An embedded core is a core in an SoC that does not support a rich operating system (such as Linux).
In this context ‘core’ will almost always refer to an instruction processor. Embedded cores are used in a broad range of embedded devices where power, area, and cost constraints take priority.
Why embedded cores?
Embedded cores are used in many different applications. Some examples include:
Firmware processors (for example in bigger processors such as GPUs and Neural Network Accelerators).
Microprocessors for controlling electromechanical systems (for example motors, suspension systems, or camera autofocus).
Common wireless interfaces such as Wi-Fi or Bluetooth (using embedded cores for handling the communications protocol).
Embedded cores are often used for a specific use case where optimal PPA for a specific application are required. While there are many predefined embedded cores available on the processor market, getting optimal features and PPA for a given use case is best achieved using an application specific processor.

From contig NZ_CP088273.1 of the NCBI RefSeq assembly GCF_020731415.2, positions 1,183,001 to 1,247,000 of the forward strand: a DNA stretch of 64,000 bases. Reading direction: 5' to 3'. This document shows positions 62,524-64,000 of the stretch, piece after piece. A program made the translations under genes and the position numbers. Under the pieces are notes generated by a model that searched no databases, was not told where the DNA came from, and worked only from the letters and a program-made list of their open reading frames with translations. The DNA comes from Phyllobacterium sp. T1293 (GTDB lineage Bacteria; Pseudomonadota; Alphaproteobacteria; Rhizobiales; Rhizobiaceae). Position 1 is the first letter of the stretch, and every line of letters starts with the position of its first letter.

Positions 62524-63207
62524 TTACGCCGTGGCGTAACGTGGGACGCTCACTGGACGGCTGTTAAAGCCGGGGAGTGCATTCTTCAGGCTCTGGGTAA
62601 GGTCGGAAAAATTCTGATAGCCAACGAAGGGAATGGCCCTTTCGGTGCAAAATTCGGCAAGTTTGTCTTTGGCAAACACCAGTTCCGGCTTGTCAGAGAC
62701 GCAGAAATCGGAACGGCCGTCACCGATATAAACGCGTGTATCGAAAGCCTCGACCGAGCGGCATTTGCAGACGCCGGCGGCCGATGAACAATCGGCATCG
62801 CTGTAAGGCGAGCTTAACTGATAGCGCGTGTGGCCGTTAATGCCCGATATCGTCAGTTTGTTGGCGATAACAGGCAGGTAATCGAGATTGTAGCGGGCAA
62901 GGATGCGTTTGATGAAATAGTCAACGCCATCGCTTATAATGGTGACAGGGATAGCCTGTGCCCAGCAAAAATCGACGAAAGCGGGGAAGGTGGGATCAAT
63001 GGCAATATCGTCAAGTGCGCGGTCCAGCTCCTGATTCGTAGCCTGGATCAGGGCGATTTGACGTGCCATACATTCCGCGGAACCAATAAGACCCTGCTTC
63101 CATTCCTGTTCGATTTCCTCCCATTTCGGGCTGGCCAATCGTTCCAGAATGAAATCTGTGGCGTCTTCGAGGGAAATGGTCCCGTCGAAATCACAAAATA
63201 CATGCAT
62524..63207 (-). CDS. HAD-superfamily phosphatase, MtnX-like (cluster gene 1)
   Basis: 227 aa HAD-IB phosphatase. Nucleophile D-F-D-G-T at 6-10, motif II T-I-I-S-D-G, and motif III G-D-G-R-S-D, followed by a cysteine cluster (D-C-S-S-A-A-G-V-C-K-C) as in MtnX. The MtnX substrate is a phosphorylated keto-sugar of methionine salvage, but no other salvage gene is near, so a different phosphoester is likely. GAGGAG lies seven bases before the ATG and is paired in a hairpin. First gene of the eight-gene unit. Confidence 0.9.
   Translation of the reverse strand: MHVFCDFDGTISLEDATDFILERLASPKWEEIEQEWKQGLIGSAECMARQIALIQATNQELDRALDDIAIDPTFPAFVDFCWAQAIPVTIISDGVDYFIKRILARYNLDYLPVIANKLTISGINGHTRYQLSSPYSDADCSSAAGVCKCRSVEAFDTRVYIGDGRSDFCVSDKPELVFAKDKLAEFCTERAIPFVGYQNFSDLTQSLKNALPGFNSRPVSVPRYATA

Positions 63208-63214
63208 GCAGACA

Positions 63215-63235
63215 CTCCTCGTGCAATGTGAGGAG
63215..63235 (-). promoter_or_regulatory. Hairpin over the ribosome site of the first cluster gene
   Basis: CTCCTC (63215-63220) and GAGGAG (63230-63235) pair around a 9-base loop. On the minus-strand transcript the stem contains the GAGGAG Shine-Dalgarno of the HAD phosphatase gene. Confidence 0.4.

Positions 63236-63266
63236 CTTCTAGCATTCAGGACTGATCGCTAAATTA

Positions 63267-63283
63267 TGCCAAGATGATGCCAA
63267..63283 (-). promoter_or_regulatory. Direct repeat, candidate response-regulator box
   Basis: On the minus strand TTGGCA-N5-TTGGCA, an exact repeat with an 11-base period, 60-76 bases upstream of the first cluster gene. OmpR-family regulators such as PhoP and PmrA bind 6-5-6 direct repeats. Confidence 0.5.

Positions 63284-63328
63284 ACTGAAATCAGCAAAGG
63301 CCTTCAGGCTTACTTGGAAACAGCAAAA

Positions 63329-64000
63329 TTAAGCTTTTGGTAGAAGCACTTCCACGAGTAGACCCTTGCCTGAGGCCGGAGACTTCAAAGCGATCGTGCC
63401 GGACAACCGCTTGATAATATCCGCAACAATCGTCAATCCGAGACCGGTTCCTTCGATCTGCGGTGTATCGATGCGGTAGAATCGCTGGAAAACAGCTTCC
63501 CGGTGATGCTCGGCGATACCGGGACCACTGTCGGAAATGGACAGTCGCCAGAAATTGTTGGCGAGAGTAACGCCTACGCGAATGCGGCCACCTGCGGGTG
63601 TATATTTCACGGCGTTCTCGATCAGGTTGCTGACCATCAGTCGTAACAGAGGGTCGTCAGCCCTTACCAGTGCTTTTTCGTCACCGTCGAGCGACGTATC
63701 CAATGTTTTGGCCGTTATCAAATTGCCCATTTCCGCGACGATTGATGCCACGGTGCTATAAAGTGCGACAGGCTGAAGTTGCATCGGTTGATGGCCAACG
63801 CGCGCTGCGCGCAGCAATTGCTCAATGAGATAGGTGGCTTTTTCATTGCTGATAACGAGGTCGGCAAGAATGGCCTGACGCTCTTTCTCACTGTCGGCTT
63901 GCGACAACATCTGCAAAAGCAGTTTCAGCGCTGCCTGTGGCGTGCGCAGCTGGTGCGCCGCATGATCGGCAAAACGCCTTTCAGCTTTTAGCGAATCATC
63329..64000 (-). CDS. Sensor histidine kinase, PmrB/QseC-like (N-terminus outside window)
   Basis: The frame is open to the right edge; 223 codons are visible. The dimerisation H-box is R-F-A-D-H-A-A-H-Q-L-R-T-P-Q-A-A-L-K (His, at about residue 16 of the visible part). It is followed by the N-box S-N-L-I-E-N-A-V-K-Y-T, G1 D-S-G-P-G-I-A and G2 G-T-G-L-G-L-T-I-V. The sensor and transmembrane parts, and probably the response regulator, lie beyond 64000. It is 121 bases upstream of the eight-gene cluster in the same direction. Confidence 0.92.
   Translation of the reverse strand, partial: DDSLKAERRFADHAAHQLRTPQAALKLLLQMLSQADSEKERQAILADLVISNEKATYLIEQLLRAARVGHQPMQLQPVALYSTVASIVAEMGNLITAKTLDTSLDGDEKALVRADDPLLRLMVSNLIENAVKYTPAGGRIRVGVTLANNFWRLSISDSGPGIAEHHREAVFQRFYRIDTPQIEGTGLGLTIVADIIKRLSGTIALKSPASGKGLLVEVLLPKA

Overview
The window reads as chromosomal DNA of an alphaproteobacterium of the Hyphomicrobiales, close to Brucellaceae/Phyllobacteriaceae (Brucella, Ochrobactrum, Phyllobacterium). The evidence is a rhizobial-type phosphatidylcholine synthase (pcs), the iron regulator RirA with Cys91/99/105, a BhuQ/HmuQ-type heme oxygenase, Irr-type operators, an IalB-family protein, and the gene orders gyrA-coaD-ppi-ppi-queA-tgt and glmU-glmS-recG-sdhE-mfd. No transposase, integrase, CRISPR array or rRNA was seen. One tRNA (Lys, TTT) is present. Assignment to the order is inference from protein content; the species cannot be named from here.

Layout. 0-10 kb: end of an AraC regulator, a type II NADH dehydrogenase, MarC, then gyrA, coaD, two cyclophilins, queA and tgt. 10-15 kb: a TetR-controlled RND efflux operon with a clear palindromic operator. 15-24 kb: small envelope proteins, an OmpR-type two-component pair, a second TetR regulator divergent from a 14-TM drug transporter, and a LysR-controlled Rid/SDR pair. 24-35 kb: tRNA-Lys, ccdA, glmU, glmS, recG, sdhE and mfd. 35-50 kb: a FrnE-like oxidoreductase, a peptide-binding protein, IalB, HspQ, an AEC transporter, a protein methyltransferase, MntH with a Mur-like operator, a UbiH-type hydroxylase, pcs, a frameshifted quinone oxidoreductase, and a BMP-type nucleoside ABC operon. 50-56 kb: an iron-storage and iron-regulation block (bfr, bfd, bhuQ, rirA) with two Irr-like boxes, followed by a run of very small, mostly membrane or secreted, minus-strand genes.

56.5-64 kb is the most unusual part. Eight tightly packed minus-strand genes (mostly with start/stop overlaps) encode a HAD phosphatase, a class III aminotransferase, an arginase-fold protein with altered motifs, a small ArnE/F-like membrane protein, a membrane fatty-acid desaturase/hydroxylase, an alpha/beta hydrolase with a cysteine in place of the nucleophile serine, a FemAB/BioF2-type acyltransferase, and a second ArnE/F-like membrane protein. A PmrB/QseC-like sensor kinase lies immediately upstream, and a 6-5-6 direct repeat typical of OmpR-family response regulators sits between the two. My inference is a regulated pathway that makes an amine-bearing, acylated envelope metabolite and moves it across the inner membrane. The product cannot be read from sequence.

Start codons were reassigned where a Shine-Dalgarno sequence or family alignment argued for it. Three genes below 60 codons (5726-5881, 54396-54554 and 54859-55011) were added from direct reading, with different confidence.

Such an application specific processor can be obtained by optimizing Codasip embedded cores such as L11 and L31 with Codasip Studio.
The following diagram is an example simplified representation of an embedded core at block level (in this case, the example shows the Codasip L31 block diagram).